Medical Consortium Preps to Fast-Track Tech to Battle COVID-19


One or more requests for project proposals could be on the horizon.

A biomedical technology consortium that collaborates with the U.S. Army Medical Research and Development Command under an other transaction agreement might soon solicit proposals for innovative emerging technology prototypes that can be rapidly deployed—before the end of this year—to curb and combat the novel coronavirus.

The Medical Technology Enterprise Consortium, or MTEC, recently outlined aims to launch an expedited acquisition approach to trial and implement new technological solutions and unleash them into the real world to fight COVID-19 as soon as possible, and no later than Dec. 31. 

The consortium published a presolicitation Sunday to notify interested stakeholders to begin preparing for one or several soon-to-come requests for project proposals.

“In light of the magnitude and potential threat that the [novel coronavirus] poses to our military’s health and readiness, the government seeks to rapidly accelerate the inquiry, testing, and fielding of new 21st century capabilities, employing novel technologies and approaches to the detection of exposure, prevention, containment and treatment of COVID-19 and future emerging threats,” officials wrote in the presolicitation. 

As an internationally-dispersed consortium, MTEC partners with more than 300 organizations, including small and large companies, academic institutions, federal agencies, and nontraditional defense contractors to speed up and advance the creation of medical solutions that support the U.S. military. Entities often have to be consortium members to participate in prospective solicitations, but “due to the critical and urgent nature of the technical topic area” at hand, membership will not be required to participate in the initial step for these impending RPPs. It will be required, however, for those that are recommended for award.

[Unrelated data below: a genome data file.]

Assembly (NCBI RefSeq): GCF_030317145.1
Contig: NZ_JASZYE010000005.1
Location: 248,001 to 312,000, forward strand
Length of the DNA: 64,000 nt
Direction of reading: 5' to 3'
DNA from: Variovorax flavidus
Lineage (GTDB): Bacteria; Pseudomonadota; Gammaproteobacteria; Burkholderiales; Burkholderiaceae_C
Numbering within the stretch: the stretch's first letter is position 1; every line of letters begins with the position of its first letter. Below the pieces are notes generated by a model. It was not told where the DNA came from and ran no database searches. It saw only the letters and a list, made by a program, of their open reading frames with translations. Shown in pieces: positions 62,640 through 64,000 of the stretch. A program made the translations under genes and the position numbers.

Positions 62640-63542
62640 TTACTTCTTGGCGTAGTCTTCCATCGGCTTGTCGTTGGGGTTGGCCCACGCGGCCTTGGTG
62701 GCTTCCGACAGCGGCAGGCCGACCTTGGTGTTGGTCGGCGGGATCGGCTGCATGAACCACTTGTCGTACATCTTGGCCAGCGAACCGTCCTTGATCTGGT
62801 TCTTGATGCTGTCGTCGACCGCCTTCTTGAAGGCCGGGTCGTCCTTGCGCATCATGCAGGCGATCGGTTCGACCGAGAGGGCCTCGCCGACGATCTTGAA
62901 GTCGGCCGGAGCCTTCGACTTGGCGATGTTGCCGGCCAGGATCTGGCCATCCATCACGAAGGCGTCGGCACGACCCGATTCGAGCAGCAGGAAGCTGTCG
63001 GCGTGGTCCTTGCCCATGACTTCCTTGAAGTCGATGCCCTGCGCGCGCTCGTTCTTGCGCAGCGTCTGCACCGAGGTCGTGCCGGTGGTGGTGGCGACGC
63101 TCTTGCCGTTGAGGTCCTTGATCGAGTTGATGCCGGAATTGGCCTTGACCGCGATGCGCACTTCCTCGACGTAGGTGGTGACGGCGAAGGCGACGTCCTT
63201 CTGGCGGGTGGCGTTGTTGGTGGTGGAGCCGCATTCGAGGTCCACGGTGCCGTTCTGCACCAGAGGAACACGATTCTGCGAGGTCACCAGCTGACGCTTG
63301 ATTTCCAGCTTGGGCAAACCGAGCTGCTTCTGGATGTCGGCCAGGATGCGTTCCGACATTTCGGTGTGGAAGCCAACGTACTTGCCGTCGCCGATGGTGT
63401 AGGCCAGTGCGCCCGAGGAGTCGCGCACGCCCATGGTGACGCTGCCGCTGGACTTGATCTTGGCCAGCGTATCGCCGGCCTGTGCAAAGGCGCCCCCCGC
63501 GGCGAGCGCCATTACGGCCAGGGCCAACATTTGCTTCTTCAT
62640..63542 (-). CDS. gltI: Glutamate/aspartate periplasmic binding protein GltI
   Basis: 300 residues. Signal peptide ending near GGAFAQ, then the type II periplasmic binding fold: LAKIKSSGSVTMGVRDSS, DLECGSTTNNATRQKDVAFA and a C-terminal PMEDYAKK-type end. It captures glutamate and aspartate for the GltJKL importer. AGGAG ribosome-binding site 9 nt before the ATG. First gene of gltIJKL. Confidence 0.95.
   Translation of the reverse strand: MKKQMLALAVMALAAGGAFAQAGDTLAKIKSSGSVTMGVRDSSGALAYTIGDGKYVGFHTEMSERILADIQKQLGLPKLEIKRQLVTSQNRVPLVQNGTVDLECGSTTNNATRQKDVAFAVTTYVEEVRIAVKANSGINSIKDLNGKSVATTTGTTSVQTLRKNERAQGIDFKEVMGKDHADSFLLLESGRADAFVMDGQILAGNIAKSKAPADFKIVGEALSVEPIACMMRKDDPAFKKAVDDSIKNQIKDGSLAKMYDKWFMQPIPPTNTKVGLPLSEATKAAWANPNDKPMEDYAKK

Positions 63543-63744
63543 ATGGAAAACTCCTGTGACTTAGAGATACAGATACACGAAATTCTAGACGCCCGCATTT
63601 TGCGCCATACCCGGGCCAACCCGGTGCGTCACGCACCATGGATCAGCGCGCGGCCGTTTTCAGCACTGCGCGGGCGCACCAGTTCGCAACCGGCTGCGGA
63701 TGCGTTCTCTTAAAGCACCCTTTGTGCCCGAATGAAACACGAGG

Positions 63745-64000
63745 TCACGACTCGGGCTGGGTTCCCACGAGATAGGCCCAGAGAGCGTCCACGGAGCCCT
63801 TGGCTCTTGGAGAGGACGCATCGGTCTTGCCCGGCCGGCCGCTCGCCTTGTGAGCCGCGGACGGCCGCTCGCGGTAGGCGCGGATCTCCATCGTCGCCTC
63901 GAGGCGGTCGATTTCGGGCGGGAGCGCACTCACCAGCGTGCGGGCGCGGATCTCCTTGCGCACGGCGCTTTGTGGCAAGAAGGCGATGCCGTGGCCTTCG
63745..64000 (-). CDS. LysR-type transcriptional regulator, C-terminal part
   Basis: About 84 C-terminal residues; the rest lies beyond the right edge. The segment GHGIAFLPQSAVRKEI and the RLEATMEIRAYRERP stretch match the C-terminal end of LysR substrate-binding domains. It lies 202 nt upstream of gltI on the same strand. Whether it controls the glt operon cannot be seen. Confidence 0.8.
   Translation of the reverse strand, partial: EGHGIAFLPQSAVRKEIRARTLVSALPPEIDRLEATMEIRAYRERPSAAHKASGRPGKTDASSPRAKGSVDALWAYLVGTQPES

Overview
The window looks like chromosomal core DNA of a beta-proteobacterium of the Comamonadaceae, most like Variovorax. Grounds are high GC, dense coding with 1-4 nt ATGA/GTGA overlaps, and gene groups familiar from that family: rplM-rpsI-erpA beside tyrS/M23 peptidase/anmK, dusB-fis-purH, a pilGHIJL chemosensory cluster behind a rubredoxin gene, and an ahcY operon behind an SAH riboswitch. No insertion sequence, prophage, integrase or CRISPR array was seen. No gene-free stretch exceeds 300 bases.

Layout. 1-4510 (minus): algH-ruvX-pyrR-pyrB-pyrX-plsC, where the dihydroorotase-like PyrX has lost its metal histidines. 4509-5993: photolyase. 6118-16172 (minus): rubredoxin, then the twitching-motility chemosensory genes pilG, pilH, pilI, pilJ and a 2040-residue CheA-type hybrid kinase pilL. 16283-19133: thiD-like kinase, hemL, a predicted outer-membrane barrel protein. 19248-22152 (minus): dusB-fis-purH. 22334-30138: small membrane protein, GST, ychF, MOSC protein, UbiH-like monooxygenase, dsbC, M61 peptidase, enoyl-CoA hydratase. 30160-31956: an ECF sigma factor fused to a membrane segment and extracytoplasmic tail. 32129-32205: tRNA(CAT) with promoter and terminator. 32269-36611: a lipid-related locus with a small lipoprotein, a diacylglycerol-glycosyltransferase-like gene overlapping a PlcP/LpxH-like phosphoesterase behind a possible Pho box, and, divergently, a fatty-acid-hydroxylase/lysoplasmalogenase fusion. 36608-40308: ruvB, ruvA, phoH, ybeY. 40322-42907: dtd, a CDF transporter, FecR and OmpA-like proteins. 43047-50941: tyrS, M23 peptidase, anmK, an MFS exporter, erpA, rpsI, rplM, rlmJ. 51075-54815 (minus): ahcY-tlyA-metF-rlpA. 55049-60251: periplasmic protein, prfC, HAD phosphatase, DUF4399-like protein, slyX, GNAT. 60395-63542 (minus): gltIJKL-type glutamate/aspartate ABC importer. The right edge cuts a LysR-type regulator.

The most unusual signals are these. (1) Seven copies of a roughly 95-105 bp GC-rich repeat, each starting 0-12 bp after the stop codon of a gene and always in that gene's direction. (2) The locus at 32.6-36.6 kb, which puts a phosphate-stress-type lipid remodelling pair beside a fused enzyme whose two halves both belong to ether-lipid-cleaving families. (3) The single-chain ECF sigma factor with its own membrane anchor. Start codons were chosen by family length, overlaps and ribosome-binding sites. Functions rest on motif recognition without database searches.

In the presolicitation, officials note that though “there is no specific funding commitment by the U.S. government at this time, MTEC believes that there may be tens of millions of dollars available for combating COVID-19 programs with a likelihood of follow-on funding.” 

Based on its own interpretation of the military’s critical needs, the consortium lays out a range of specific, strategic areas of interest for prototypes that could be of use, including: point-of-care diagnostic capabilities that can rapidly determine if a patient’s been exposed to COVID-19; therapeutics and prophylactics that can be used for rapid prevention or treatments spanning only several hours to two days; patient monitoring, tracking, and management systems for non-hospital environment patient telehealth services that can interface directly into the Cerner electronic health record; and disease predictive modeling tools that provide early warnings of outbreaks by capturing data from many sources, including social media, and harnessing advanced artificial intelligence capabilities.

The consortium launched the pre-announcement to help ensure that relevant entities “are poised to respond” to the possibly subsequential RPPs it is preparing to release, which would entail “an accelerated approach to award.” The MTEC plans to potentially implement what it calls its  “Enhanced White Paper” contracting methodology, which would require offerers to submit comprehensive proposals within two weeks—that would include an abbreviated technical approach, detailed statement of work, and an estimate of cost—with awards to follow within the next four to six weeks. 

“Contingent upon approval from the government,” the upcoming request(s) for proposals are expected to be released within the next few weeks, “and will have an extremely short preparation period” of approximately 14 days, officials said.

The forthcoming solicitation(s) will be posted on both MTEC’s site, and on the federal acquisition site,